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I have a working code for a project, but right now to run through the data it would take years to be completed. Please help me to improve it:

import laspy
import laspy.file
import numpy as np

(ch1)

header = laspy.header.Header()
inFile2 = laspy.file.File("C:\\Users\\Geri\\Desktop\\Sync\\CODETEST\\inverz2.las", mode = "r")
inFile3 = laspy.file.File("C:\\Users\\Geri\\Desktop\\Sync\\CODETEST\\inverz3.las", mode = "r")
inFile = laspy.file.File("C:\\Users\\Geri\\Desktop\\Sync\\CODETEST\\final.las", mode = "rw")

(ch2)

point_records = inFile2.points
point_records = inFile3.points
zstarter=3285017.181
zrange=219.768
t=0

(ch3)

listx1=np.array([], dtype=float)
listy1=np.array([], dtype=float)
listz1=np.array([], dtype=float)
while t < 1155817:
    z=0
    q=0
    p=0.1
    while z==0:

        xmin=inFile3.x[t]-p
        ymin=inFile3.y[t]-p
        xmax=inFile3.x[t]+p
        ymax=inFile3.y[t]+p
        print t
        n=0
        for points in inFile2.points:
            ax=inFile2.x[n]
            ay=inFile2.y[n]
            if ax > xmin and ax < xmax and ay < ymax and ay > ymin:

Till this point the code tries to find the closest neighbor for the input point. The method only works for a data with a few hundred points, but it's too slow for a bigger one.

(ch4)

                                print inFile3.x[t]
                                print inFile2.x[n]
                                newx = [inFile3.x[t]-((inFile3.x[t]-inFile2.x[n])/2)] 
                                newy = [inFile3.y[t]-((inFile3.y[t]-inFile2.y[n])/2)]

(ch5)

                                processz = newy-newx


                                ratioz=(processz-zstarter)/zrange
                                newz = [inFile3.z[t]-((inFile3.z[t]-inFile2.z[n])*ratioz)]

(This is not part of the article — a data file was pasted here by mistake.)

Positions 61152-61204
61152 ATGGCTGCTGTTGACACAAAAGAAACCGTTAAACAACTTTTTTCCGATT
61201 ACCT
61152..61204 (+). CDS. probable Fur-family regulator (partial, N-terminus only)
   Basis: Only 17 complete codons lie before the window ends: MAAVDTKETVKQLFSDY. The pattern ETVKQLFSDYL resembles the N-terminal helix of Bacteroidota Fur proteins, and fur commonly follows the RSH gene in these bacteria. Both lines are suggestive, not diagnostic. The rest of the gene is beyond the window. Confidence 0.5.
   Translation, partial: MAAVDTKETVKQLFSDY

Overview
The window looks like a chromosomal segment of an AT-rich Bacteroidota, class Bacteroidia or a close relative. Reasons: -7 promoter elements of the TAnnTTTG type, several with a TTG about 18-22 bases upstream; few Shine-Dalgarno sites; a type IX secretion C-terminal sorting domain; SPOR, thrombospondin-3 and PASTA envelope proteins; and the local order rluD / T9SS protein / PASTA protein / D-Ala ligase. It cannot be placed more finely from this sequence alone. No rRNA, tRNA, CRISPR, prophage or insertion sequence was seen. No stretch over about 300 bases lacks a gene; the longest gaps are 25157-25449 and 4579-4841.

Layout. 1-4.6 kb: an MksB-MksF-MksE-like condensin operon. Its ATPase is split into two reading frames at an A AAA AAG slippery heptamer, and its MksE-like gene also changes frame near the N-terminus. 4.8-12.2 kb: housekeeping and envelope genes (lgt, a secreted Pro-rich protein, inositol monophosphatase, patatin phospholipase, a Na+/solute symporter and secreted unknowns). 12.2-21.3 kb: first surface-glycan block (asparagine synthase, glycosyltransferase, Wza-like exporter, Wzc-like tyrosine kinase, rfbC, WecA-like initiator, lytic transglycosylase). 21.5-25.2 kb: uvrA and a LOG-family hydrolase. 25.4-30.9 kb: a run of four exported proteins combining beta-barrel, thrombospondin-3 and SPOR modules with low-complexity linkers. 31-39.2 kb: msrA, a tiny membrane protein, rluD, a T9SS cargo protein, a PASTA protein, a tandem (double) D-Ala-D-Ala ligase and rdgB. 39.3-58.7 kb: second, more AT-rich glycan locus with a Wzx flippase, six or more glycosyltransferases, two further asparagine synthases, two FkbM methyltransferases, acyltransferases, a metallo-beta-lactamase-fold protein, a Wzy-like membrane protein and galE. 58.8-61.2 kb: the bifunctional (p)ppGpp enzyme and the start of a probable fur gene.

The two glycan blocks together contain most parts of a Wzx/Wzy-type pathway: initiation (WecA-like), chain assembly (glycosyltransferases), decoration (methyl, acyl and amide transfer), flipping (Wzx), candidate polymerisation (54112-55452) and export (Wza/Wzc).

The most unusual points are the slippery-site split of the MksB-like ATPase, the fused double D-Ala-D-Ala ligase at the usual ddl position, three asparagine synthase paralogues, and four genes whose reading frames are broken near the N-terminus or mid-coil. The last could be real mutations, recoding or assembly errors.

(ch6)

                                listx1=np.append(listx1, (newx))
                                listy1=np.append(listy1, (newy))
                                listz1=np.append(listz1, (newz))



                                n+=1
                                q+=1
                                t+=1
            else:
                n+=1
                print n
        if q>0 or p==1:            
            z+=1
        else:
            p+=0.1


inFile.x = listx1
inFile.y = listy1
inFile.z = listz1
inFile.close()  

Unfortunately I can't install the pyflann or the scipy (for k neighboor) to use them so that's why I tried this workaround. I'm wondering if it's posibble to create a buffer around the selected point and just select by that polygon the new point (like in ArcGIS) (FYI I have an ArcGIS 10.2.2 and a standalone python 2.7)

Description: The code ultimate purpose: (gonna label the code with chapters) get 2 las files (ch1) take one of the point from the first one (ch2), find the closest point from the second file (ch3), create a new point based on the two input points (ch4), calculate new z value adjusted by how far is the new point from the edge of the dataset (ch5), save the new point into a new las file (ch6)

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  • 2
    When working with large LAS files, there is going to be more processing time required. That being said, you have nested loops and print statements. If you don't need the print statements (i.e. you already know the process works) you could remove them and that should significantly improve the processing time. You could report at every 10K iterations with something like this: if not t % 10000: print t
    – crmackey
    Oct 2, 2015 at 12:36
  • 3
    My favorite trick for large/very-large processing is adding a periodic check for a "stop.now" file, so that a graceful end to processing can occur it the host needs to be rebooted or the core processing script needs to be updated. Designing the script to be reentrant is a bonus.
    – Vince
    Oct 2, 2015 at 13:25
  • @crmackey Thanks, but while your method makes the process faster, the fact that I run through million points million times makes this code not viable. Right now I'm thinking about to call the Arcpy in and use the Make LAS Dataset Layer (Data Management) ; Select Layer By Location (Data Management) and Describe (arcpy) functions somehow.
    – Gary
    Oct 2, 2015 at 15:13
  • @Gary I think you're on the right track. Maybe a good start would be to create a fishnet for the extent of your LAS dataset and make individual las layers within one cell block of the fishnet at a time (maybe use the extent environment and pass in the extent of each feature of the fishnet as you pass through to build each LAS layer).
    – crmackey
    Oct 2, 2015 at 16:20
  • 1
    In that case I think you should develop a code snippet that focuses on just that critical part and present just that, instead of your whole code, here. See meta.gis.stackexchange.com/questions/4006/…
    – PolyGeo
    Oct 6, 2015 at 23:41

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